In the last nine games of ’13-14, that fateful weekend included, Tarakchian averaged 11.4 points and 6.8 rebounds. She was named a starter for the final two contests, and posted double-doubles in each.

Asked about that moment of that practice, Tarakchian responds simply. “I needed that.”

“I needed (Banghart) to rip me a little bit and tell me to play the way I know how. I knocked away the cobwebs, and I just went for it. It was so refreshing to be able to help my team on the court.”

Banghart had endured the doubters, the incessant appraisals of, I just don’t see it with that kid. But she knew that there was supreme talent on hand; she just hadn’t quite figured out how to get it.

“It was a surprise to so many,” Banghart says of Tarakchian’s late-season surge. “But it was exactly what I was expecting all along. I’d figured out how to help her understand what her piece to our puzzle was.”

This is a coach who channels Socrates in her instructional method: drawing out the best in her players. One who believes that you haven’t taught it until they’ve learned it. That leaders are judged upon the success of the people that they lead.

She has brought endless reserves of positivity and empathy to Princeton. If a player is struggling, the team not living up to its goals, Banghart works painstakingly to find the right remedy.

“She is absolutely the most positive influence I have ever been around,” Tarakchian says of her coach. “The enthusiasm she brings to this team drives us all. She understands what she needs to do to bring out the best in each of us. I don’t know how she does it, but she’s able to do it because she genuinely wants the best for us.”

Tarakchian is still cresting the wave of momentum. This past summer, she spent 10 weeks in Greece for an internship. In between the work, and from the moment she returned Stateside, she was chipping away at her game. This season, she’s been sensational. Two more conference player of the week awards. MVP of the Cancun Challenge, in which she averaged a double-double through three games over Thanksgiving weekend. She’s currently posting 10.2 points, 9.3 rebounds, 2.7 assists and 1.2 steals while hitting 44 percent from the field and 49 percent from three.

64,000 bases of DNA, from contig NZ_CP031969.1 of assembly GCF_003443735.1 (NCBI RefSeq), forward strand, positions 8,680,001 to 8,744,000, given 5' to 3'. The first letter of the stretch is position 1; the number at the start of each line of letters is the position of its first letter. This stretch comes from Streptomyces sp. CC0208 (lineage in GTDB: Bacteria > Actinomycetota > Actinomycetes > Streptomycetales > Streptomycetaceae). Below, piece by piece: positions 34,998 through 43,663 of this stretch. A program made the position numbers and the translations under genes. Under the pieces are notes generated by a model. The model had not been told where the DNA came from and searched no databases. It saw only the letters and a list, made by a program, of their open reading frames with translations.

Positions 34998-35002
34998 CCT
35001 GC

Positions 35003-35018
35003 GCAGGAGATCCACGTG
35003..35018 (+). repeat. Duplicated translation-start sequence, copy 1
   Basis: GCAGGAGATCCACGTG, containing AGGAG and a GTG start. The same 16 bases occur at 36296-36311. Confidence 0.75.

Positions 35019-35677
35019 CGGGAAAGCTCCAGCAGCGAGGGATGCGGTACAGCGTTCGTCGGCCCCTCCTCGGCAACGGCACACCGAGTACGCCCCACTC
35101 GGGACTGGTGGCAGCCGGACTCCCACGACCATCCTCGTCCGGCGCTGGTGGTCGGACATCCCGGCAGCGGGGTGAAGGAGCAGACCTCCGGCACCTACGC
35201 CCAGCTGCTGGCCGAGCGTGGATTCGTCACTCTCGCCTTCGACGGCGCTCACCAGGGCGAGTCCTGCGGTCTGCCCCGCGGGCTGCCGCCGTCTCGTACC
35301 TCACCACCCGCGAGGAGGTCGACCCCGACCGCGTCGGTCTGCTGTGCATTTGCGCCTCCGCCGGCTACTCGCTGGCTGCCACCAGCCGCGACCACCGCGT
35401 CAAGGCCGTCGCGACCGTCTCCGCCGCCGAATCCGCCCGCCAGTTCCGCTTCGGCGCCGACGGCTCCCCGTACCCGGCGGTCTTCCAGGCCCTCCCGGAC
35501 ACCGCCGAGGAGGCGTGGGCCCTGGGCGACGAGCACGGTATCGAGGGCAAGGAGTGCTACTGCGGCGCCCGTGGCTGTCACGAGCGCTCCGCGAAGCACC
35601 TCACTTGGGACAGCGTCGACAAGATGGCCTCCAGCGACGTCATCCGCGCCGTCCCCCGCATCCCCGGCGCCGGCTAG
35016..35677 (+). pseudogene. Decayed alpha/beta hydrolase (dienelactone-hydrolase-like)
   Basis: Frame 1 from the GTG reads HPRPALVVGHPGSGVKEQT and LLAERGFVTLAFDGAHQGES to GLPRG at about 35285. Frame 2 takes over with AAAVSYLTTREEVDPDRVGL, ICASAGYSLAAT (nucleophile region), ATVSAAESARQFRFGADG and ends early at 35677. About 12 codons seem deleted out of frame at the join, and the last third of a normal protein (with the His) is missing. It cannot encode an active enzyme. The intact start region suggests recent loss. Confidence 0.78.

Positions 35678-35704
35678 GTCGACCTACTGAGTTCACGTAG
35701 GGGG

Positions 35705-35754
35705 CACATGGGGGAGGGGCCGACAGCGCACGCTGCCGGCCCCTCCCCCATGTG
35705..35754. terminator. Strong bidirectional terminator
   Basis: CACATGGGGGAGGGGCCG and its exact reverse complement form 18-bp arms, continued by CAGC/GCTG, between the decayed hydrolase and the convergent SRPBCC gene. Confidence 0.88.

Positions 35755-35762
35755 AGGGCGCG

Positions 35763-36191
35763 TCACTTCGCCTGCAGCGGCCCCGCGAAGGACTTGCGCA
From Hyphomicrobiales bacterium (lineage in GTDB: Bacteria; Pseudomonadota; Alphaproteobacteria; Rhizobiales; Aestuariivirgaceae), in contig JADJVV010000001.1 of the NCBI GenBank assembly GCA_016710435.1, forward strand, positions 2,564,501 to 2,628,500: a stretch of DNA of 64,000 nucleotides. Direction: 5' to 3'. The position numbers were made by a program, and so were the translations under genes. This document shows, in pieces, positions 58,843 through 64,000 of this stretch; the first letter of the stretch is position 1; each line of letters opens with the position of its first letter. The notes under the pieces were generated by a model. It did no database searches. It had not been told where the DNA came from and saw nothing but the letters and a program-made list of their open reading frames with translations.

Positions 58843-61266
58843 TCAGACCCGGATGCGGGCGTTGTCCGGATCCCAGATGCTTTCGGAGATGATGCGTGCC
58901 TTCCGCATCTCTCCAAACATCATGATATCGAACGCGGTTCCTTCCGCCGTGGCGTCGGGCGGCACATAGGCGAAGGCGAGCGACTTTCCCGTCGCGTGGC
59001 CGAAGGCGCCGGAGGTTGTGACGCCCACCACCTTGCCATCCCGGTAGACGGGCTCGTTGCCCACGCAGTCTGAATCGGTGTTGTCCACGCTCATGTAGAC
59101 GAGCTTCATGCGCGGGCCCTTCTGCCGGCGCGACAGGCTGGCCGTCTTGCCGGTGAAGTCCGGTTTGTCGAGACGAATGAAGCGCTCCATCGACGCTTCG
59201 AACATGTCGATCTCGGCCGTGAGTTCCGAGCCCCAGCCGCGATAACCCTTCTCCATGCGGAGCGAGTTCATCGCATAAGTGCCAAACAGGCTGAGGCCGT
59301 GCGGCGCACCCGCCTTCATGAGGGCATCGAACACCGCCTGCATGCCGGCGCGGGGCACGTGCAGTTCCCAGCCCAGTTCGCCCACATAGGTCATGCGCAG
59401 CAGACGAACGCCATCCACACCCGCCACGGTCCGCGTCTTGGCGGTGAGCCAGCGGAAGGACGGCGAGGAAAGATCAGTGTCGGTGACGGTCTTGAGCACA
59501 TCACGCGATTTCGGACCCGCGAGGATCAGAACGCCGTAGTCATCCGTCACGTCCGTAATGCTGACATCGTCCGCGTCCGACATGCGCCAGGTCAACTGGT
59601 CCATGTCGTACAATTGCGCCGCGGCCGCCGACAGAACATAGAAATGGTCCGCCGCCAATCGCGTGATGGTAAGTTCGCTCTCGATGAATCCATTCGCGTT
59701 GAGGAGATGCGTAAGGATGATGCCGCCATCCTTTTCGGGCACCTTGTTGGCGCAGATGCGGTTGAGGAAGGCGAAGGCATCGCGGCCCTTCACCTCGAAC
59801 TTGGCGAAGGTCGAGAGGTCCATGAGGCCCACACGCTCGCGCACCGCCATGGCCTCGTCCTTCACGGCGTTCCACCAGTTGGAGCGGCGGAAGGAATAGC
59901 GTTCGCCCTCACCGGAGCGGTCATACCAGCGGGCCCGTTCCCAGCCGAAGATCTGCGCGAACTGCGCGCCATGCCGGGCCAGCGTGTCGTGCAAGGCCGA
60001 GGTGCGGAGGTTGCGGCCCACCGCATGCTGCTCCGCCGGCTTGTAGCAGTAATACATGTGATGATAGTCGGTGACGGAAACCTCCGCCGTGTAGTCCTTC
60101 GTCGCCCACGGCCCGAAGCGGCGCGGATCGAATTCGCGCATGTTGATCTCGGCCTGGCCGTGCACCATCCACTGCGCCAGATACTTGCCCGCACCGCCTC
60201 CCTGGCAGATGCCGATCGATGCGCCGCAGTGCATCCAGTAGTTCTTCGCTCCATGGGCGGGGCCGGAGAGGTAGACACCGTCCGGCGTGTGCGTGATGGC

This past weekend, Princeton shrugged off a 20-day layoff (players had been taking first semester final exams) and, with Tarakachian back where it kind of all began, decimated Harvard by 50. The following night, she finished with 15 points, 10 rebounds, six assists, a block and a steal in an 83-65 win at Dartmouth.

When a team starts a season 19-0, winning with such aplomb, there are a multitude of reasons behind the success. For example, top-15 national rankings in an ever-lengthening list of team statistical categories, on both sides of the ball.

And yet, the emergence of Tarakchian might just be the most telling and stirring, because she encapsulates everything Banghart wanted this program to be.


Banghart had tracked Tarakchian throughout her time at Chaminade (CA) High, a high-powered program with an annual stake in the state championship field. She noticed colleges passing over this kid, who seemed saddled with the ‘tweener’ label. Not quite quick enough for a guard; not quite tall or strong enough to bang in the post.

But Banghart was a New Hampshire kid well-versed in her region’s sporting lore. When others saw slow, can’t really jump, Banghart saw … Bird. Like Larry Legend, Tarakchian didn’t have a killer first step. But she could play multiple positions, and she found ways to impact the game from each of them. There was passion and so much skill.

“It wasn’t so much, ‘Wow, I found this kid no one else saw,’ but people were caught up on what she didn’t have,” says Banghart. “We’ve gotten blue chip kids here at Princeton, we’ve gotten dynamic athletes, but when you’re setting out a team, you don’t need five kids who do the same thing. You need different skill sets. With Annie, the kid had game, and that’s what we recruited.”